The Syrian Electronic Army took advantage of the relative calm of New Year’s Day to make a loud statement about the NSA’s surveillance program and Microsoft’s alleged participation in it. The group compromised the Twitter account and blog of Microsoft’s Skype service and posted anti-surveillance messages on both, which were later removed.
On Wednesday afternoon, the official Skype account on Twitter posted a message that accused Microsoft of monitoring users’ Hotmail and Outlook.com email traffic and selling it to the government.
“Don’t use Microsoft emails (hotmail,outlook), They are monitoring your accounts and selling the data to the governments,” the message said. It was later removed from the Skype Twitter feed. Shortly thereafter, Microsoft officials regained control of the account and apologized to users for the attack.
“You may have noticed our social media properties were targeted today. No user info was compromised. We’re sorry for the inconvenience,” the message said.
Microsoft, along with other tech players such as Google, Apple and Yahoo, have been implicated in some of the leaks from former NSA contractor Edward Snowden regarding the agency’s surveillance capabilities. Some of the leaks have suggested that those companies have provided direct access to their networks or services to the NSA, an allegation that all of the companies have denied. Officials from those companies have said that they only provide information when required by law or a court order.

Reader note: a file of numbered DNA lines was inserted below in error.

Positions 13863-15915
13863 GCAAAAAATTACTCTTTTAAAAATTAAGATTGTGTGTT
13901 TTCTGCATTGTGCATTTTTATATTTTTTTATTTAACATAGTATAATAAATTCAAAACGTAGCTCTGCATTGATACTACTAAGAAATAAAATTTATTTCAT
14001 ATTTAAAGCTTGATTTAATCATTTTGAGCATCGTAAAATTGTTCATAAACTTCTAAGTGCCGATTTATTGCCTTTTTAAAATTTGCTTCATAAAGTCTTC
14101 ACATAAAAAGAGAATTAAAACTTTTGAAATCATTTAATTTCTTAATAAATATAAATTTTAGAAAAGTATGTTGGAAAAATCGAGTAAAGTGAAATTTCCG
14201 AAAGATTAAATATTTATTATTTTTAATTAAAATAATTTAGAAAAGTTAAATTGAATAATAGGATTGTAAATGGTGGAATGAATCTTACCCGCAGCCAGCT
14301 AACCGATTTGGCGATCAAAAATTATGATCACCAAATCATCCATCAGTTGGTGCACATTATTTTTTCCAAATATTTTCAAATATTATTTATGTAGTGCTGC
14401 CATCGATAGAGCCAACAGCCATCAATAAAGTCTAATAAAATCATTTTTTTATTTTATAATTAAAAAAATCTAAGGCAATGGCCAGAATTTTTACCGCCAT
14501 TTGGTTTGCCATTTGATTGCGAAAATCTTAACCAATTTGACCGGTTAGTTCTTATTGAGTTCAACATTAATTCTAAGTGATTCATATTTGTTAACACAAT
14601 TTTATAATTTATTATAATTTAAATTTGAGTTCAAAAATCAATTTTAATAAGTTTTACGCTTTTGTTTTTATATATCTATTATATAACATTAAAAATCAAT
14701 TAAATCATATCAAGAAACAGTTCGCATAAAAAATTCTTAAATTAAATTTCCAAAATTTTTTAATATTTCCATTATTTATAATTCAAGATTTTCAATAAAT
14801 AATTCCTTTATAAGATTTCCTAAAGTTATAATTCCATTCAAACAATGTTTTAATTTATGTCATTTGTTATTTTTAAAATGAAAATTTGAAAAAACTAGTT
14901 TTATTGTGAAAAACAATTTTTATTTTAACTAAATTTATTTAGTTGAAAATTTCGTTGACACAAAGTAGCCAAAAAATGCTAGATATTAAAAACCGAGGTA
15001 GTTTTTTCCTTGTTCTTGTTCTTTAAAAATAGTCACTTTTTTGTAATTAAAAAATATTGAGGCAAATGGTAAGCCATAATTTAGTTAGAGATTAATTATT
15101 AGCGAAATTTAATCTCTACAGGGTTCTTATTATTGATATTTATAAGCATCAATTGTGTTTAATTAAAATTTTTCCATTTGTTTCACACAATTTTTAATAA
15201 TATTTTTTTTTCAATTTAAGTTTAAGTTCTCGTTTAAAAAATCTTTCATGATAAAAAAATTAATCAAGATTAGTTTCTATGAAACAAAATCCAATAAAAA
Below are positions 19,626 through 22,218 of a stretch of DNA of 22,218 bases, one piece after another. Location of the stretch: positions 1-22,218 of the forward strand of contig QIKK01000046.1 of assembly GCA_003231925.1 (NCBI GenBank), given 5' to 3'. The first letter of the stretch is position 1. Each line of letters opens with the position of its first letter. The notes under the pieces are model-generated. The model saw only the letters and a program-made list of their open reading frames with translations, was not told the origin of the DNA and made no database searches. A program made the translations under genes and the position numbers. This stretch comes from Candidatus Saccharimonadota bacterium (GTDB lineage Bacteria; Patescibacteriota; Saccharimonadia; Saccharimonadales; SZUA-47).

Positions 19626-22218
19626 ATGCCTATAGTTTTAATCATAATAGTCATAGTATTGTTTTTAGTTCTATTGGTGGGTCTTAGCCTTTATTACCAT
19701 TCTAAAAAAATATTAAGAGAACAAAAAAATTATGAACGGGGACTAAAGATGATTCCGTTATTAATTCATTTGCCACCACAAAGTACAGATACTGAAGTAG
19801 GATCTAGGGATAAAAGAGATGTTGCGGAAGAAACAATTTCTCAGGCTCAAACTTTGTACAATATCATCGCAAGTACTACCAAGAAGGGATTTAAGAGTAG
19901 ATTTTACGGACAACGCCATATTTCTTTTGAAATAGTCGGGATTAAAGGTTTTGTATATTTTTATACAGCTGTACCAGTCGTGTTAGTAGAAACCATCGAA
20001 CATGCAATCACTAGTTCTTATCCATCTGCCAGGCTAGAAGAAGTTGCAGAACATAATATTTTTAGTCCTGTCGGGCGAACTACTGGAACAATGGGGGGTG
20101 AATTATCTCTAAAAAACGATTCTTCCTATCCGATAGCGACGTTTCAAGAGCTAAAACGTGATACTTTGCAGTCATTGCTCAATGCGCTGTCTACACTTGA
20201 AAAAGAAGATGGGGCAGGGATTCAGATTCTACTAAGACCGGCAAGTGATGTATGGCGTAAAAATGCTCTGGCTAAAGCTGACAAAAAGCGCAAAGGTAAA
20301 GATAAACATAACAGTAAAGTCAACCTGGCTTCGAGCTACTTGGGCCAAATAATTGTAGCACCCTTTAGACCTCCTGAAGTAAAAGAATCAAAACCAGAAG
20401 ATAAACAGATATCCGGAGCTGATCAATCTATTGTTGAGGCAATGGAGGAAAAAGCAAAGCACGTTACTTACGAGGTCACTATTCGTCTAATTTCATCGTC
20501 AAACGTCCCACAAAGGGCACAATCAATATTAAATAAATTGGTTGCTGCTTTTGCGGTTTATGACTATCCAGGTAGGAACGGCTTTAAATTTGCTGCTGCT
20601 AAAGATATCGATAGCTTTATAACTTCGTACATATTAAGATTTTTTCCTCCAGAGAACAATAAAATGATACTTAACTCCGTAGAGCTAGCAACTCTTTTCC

The SEA attackers also posted a similar message on the official Skype blog. The SEA has claimed responsibility for a long list of attacks in the last couple of years, including compromises of the New York Times and the Washington Post. The group has specialized in compromising the social media accounts of a variety of old-school media organizations and often espouses messages in support of the Syrian government, which has been under fire.